He went out and I sat on the chair, listening to the music. The soothing sound of that song whirled in my ears, and it was somehow magical. I closed my eyes and imagined myself sitting in a dark room, listening to the music and looking up at the heavenly light of the luminous moon creeping inside the room. Past is now a dream. You could feel the words of the song and the voice was beautiful; definitely Coldplay.  I heard the footsteps of Divij coming nearer, breaking my trance. He soon came in with the whole bottle of Thumbs Up. “Let’s taste the thunder! Sorry, I just like that phrase, it’s catchy.”

“You don’t need to apologise,” I said, taking the bottle.

He sat down at the edge of the bed, running his fingers through his hair. Why does he do that? I looked around at the whole room, trying to avoid eye contact. The whole set up of the room is same as mine. Actually all the houses in our block have the design, since they all belong to defence. I noticed little radium plastic planets and stars sticking at the ceiling.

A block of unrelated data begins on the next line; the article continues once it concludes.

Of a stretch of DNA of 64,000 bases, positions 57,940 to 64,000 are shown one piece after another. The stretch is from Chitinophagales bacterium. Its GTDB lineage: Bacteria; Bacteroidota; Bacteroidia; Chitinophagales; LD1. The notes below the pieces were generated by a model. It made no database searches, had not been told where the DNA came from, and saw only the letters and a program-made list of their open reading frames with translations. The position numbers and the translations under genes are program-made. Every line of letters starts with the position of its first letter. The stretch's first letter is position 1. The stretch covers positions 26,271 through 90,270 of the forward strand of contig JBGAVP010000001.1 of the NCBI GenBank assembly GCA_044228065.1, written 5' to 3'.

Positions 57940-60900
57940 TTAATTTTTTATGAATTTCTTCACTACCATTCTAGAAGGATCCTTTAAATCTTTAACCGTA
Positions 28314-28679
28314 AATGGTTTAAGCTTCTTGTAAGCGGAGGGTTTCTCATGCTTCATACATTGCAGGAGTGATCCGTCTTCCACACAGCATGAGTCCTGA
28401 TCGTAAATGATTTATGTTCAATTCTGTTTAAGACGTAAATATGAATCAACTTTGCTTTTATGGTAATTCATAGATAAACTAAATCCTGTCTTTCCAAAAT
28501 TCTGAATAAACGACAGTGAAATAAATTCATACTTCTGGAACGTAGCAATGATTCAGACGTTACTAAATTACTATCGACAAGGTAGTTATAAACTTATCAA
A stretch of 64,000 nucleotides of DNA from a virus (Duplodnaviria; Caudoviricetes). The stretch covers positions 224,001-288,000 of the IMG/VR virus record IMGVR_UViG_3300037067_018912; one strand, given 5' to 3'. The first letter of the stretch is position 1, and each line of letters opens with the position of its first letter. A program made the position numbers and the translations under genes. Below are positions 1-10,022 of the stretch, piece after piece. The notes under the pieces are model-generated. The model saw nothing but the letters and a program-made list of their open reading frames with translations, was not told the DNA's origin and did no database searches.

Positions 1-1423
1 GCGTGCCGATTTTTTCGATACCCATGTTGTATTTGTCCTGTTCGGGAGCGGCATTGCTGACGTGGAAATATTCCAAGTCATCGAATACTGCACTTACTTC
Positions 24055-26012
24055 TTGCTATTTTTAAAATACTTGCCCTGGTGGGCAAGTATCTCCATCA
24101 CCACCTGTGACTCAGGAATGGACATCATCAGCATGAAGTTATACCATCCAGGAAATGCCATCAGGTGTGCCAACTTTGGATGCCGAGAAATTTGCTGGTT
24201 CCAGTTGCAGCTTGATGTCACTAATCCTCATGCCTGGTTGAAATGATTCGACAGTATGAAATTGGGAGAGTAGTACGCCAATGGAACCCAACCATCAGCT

“Did you put that up?” I asked pointing the roof.

He looked up and again smiled as if he has a close relationship with happiness. “They were already there when I came here,” he said. “By the way, which stream are you in?”

“Humanities,” I replied back, sounding as normal as I could. This all talking to new people is a bit abnormal for me.

“Hey! Me too! I think I’ll have to come to your school. At least I’ll have some company at the first day,” he said, cheerfully. I looked down at the little box in my hand and slowly nodded.